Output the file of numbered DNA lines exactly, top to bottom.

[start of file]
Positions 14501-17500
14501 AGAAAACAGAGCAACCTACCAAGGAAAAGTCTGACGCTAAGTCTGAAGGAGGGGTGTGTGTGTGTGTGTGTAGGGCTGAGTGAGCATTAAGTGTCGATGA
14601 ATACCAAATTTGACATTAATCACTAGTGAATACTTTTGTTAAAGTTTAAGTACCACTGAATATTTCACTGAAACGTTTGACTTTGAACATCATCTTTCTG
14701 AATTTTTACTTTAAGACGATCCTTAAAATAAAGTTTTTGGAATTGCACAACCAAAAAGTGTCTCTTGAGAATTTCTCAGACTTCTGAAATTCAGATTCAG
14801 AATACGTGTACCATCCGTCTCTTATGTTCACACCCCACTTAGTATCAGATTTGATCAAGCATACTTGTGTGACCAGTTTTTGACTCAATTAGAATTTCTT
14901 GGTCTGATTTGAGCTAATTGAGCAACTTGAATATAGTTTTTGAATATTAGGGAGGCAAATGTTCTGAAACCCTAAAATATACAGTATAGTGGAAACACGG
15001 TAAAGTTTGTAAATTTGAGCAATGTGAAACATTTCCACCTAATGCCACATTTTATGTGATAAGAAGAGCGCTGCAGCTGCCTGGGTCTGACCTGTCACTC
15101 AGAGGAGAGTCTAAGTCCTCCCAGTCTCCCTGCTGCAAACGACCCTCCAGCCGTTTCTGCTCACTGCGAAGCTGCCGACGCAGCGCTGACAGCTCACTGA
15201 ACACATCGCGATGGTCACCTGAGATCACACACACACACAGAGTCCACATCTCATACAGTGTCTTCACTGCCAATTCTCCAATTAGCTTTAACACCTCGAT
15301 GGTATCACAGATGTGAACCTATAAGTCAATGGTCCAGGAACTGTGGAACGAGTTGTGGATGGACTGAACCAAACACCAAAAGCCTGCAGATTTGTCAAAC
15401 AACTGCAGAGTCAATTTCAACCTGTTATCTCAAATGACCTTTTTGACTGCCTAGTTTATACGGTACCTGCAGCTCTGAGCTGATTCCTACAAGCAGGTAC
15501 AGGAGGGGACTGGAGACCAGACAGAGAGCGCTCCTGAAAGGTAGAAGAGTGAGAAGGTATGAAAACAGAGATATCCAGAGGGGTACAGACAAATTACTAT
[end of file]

Positions 14501-17500
14501 AGAAAACAGAGCAACCTACCAAGGAAAAGTCTGACGCTAAGTCTGAAGGAGGGGTGTGTGTGTGTGTGTGTAGGGCTGAGTGAGCATTAAGTGTCGATGA
14601 ATACCAAATTTGACATTAATCACTAGTGAATACTTTTGTTAAAGTTTAAGTACCACTGAATATTTCACTGAAACGTTTGACTTTGAACATCATCTTTCTG
14701 AATTTTTACTTTAAGACGATCCTTAAAATAAAGTTTTTGGAATTGCACAACCAAAAAGTGTCTCTTGAGAATTTCTCAGACTTCTGAAATTCAGATTCAG
14801 AATACGTGTACCATCCGTCTCTTATGTTCACACCCCACTTAGTATCAGATTTGATCAAGCATACTTGTGTGACCAGTTTTTGACTCAATTAGAATTTCTT
14901 GGTCTGATTTGAGCTAATTGAGCAACTTGAATATAGTTTTTGAATATTAGGGAGGCAAATGTTCTGAAACCCTAAAATATACAGTATAGTGGAAACACGG
15001 TAAAGTTTGTAAATTTGAGCAATGTGAAACATTTCCACCTAATGCCACATTTTATGTGATAAGAAGAGCGCTGCAGCTGCCTGGGTCTGACCTGTCACTC
15101 AGAGGAGAGTCTAAGTCCTCCCAGTCTCCCTGCTGCAAACGACCCTCCAGCCGTTTCTGCTCACTGCGAAGCTGCCGACGCAGCGCTGACAGCTCACTGA
15201 ACACATCGCGATGGTCACCTGAGATCACACACACACACAGAGTCCACATCTCATACAGTGTCTTCACTGCCAATTCTCCAATTAGCTTTAACACCTCGAT
15301 GGTATCACAGATGTGAACCTATAAGTCAATGGTCCAGGAACTGTGGAACGAGTTGTGGATGGACTGAACCAAACACCAAAAGCCTGCAGATTTGTCAAAC
15401 AACTGCAGAGTCAATTTCAACCTGTTATCTCAAATGACCTTTTTGACTGCCTAGTTTATACGGTACCTGCAGCTCTGAGCTGATTCCTACAAGCAGGTAC
15501 AGGAGGGGACTGGAGACCAGACAGAGAGCGCTCCTGAAAGGTAGAAGAGTGAGAAGGTATGAAAACAGAGATATCCAGAGGGGTACAGACAAATTACTAT